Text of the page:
Battery Attorney in Dunedin, Florida

We’ve probably all seen TV dramas where two people start arguing, and eventually, one person pushes the other one. Police arrive, and the person who laid hands on the other is charged with assault and battery. What’s the difference? What happens now?

Assault is generally the act of orally threatening someone, while battery involves physical contact with another person without their permission. If you merely threaten someone with harm – “I’m going to punch you?” – but don’t carry it out, that is just assault. If you walk up and deliberately push or hit someone without first issuing a threat, that is battery. In most cases, it’s likely the two would go together.

Most of us would probably not be that fortunate to escape a criminal charge if we walked up to someone and – for whatever reason – slapped them in the face. We’d no doubt be facing a charge of battery, maybe even aggravated battery, if the victim were injured enough.

If you’re facing a battery investigation or charge in Dunedin, Florida, contact Venessa Bornost, P.A. today. I am a former police officer and prosecutor and now a criminal defense attorney. I am thus familiar with all aspects of the criminal justice system, and I can bring my knowledge and experience to help you in your hour of legal need.

I also proudly serve clients throughout Hillsborough County and Pasco County, Florida. 

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What Is Battery in Florida?

Florida Statute Section 784.011 describes battery as touching or striking another person intentionally or intentionally causing bodily harm to another person. Battery is considered a misdemeanor of the first degree, which means that you could face up to one year in jail and or one year’s probation, and a potential fine of $1,000. Prior convictions for battery can lead to increased penalties.

Aggravated battery can be charged if you intentionally cause great bodily harm – including disfigurement and disability – or if you batter a pregnant woman or use a deadly weapon in the act. Aggravated battery is considered a second-degree felony, with the potential for 15 years in prison and a fine of up to $10,000.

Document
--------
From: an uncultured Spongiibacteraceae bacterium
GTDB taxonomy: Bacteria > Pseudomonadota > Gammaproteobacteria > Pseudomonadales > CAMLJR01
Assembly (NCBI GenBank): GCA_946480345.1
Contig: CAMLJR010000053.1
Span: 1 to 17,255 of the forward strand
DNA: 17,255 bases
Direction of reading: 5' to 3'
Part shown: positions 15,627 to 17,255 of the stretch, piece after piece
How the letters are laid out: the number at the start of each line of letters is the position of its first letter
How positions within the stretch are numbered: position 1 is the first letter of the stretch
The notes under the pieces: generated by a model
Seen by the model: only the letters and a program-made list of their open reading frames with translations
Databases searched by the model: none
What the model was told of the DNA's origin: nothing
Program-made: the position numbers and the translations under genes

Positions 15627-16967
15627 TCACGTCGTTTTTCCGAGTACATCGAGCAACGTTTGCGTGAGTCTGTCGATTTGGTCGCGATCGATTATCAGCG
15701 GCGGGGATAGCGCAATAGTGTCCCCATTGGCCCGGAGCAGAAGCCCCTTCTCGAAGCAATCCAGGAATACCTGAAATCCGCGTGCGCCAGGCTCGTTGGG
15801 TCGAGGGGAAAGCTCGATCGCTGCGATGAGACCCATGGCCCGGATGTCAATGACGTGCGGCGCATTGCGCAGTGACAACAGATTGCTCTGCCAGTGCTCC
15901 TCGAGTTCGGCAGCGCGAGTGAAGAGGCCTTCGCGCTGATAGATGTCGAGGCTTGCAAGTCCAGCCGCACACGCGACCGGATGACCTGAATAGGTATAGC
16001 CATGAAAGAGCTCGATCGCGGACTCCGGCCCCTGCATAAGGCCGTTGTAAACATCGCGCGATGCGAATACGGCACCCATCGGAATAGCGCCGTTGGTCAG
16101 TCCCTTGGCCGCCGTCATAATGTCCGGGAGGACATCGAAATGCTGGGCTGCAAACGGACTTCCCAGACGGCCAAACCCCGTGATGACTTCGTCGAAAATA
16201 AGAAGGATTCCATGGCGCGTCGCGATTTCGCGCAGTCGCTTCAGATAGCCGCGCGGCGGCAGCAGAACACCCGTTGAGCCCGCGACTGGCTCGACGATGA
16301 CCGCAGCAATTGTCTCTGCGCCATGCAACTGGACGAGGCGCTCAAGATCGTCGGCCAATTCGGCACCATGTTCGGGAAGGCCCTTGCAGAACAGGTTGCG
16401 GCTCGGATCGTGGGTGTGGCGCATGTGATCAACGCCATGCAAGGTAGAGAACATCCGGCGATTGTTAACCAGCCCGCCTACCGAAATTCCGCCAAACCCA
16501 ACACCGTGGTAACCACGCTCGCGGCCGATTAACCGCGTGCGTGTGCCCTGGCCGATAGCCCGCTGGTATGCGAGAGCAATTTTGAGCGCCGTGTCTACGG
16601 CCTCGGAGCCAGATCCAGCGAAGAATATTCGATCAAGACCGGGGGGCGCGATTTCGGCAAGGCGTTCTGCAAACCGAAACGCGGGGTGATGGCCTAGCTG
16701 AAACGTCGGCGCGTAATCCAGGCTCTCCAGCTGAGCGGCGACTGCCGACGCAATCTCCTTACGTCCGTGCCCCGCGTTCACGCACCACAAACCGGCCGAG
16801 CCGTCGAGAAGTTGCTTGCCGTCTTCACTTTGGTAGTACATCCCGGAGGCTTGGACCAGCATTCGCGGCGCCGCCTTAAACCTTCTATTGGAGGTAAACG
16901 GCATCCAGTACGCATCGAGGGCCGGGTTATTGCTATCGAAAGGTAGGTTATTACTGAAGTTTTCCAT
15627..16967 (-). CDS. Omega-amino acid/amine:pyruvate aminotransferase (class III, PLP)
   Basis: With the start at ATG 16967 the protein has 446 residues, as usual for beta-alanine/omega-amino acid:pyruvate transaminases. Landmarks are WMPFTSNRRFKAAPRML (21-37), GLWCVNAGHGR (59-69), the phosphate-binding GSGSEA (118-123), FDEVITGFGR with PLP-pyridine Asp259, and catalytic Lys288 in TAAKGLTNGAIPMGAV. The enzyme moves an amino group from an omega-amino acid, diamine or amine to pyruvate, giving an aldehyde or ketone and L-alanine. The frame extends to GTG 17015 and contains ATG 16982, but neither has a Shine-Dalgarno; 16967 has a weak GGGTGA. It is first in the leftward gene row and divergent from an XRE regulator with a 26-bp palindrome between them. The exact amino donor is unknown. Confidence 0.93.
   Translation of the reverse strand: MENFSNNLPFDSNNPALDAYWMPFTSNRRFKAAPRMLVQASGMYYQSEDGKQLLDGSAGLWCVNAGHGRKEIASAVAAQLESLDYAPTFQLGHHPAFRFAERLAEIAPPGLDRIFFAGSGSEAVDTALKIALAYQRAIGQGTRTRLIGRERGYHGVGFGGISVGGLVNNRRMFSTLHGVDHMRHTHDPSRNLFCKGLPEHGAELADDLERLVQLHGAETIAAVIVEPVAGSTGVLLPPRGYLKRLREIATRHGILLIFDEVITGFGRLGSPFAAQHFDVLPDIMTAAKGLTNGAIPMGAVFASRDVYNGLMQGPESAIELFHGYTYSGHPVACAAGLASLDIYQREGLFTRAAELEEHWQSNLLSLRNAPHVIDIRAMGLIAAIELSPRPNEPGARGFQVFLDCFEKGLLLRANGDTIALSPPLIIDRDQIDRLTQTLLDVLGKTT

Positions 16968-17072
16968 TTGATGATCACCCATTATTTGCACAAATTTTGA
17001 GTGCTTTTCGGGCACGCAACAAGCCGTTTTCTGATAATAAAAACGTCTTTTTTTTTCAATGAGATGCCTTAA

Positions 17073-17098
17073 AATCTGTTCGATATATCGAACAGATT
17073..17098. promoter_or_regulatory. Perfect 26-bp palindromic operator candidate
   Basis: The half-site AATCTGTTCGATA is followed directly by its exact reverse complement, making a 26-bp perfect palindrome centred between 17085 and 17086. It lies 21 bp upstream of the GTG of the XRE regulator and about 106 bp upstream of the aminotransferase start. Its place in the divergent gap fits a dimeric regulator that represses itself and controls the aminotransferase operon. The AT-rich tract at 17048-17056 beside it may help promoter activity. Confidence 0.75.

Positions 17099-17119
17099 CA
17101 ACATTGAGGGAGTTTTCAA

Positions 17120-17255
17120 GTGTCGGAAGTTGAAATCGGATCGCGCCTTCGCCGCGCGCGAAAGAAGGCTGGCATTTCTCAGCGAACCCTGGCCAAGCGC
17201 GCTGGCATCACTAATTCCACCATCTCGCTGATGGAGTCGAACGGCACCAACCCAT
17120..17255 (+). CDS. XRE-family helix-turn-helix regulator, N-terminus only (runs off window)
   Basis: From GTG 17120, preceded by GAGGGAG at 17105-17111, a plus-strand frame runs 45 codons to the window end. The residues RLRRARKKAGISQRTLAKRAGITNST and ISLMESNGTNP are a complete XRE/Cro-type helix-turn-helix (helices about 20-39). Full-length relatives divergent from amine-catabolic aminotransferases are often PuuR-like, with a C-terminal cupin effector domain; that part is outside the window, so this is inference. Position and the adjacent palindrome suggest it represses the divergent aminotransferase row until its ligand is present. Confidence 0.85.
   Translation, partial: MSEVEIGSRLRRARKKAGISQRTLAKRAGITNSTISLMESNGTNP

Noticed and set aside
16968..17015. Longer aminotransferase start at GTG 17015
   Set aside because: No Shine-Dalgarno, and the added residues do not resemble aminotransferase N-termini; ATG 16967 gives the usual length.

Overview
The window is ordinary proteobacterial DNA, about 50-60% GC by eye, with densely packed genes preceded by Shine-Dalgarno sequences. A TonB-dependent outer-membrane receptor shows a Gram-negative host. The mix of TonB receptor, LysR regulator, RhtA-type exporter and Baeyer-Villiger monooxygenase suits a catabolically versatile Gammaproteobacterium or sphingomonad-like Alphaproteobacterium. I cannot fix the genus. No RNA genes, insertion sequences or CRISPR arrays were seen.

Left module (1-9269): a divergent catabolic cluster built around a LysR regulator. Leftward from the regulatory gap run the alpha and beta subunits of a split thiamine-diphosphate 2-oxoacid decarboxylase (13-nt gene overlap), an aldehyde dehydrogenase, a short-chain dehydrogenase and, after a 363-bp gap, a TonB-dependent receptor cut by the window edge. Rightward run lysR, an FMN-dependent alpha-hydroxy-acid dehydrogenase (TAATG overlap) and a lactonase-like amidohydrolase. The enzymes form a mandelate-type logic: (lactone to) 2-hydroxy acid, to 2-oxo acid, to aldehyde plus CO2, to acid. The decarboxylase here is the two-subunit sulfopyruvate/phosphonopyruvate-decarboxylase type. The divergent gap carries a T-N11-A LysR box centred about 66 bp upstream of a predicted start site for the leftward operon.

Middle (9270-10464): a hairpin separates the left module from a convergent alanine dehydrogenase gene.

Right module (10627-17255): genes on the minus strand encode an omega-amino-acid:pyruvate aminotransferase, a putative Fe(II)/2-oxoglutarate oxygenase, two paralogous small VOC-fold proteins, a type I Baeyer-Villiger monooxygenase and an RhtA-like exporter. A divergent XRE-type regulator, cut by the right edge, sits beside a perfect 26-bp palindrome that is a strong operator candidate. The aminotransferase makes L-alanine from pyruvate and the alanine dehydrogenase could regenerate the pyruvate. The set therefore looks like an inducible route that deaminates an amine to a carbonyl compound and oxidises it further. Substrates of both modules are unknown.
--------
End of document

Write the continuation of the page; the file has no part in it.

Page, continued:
Any conviction for battery will naturally result in your having a criminal record that will haunt you for the rest of your life, jeopardizing employment opportunities and professional licensing and even preventing you from enjoying some public benefits. It will also complicate any subsequent conviction by potentially resulting in harsher penalties.

Examples of Battery an Aggravated Battery

Say you go out for a drink on the way home on a Friday night. Since the weekend is around the corner, you indulge in a few too many, and suddenly another patron at the bar starts making comments you take to be offensive. You at first try to ignore the person, but eventually, you snap back: “Shut up or I’ll smash this beer bottle in your face!” You’ve just committed assault.

The other patron keeps on taunting you, and the classic barroom brawl ensues. You’ve had enough and throw the bottle at the other patron, striking him in the chest. The man is not particularly injured, so at this stage, this is simple battery, a misdemeanor, unless prosecutors can prove the bottle was a deadly weapon, in which case it would be aggravated battery.

Matters continue to escalate. The other man moves threateningly toward you. Before he can initiate any physical contact, you take a swing or two, and he ends up on the floor. While he’s down on the floor, you start pummeling him with your feet. The bar owner or bouncer steps in to break things up and calls the police. It turns out that you broke a few ribs on the other patron. This could be charged as aggravated battery due to the injuries inflicted.

Even domestic spats can end up with battery charges being filed. Say you and your spouse or partner are arguing over finances, and pretty soon everything gets personal. You call each other names and accuse each other of wasting money or mismanaging the bank account.

So far, it’s just an argument, but you finally have had enough and yell out: “If you don’t quit spending all our money on your designer clothes, I’m going to make you regret it.”

The partner or spouse, in this case, your wife or live-in girlfriend, feels threatened by what you said and the tone in which you said it, making this assault. Then, she shouts back: “Go ahead, big guy. Show me what you got!” You push or slap her in response. This is battery. If she’s pregnant, it’s aggravated battery.

Defense to a Battery Charge

Self-defense is probably the most used defense to a battery charge, but self-defense generally means you must feel threatened and cornered and have no recourse but to defend yourself. The elements of self-defense are:

  • You felt a threat of unlawful force or harm

  • You experienced a real and honest fear of harm

  • You did not provoke the incident or cause any harm

  • You had no reasonable escape mechanism or route available

However, in defending yourself, you cannot go overboard. The amount of force you respond with has to be reasonable and proportional.

Battery Attorney
Serving Dunedin, Florida

If you’re facing a criminal charge such as battery in or around Dunedin, Florida, contact me immediately. I am dedicated to helping those in need by committing the full range of my experience, knowledge, and resources to every case. As a police officer, I simply saw too many people fall through the legal holes in our system, and I won’t stand by and watch that happen to my clients. I will fight for your rights and for the best possible outcome for your case. My firm, Venessa Bornost, P.A., serves clients in and around Dunedin, Florida, and throughout the counties of Pasco and Hillsborough.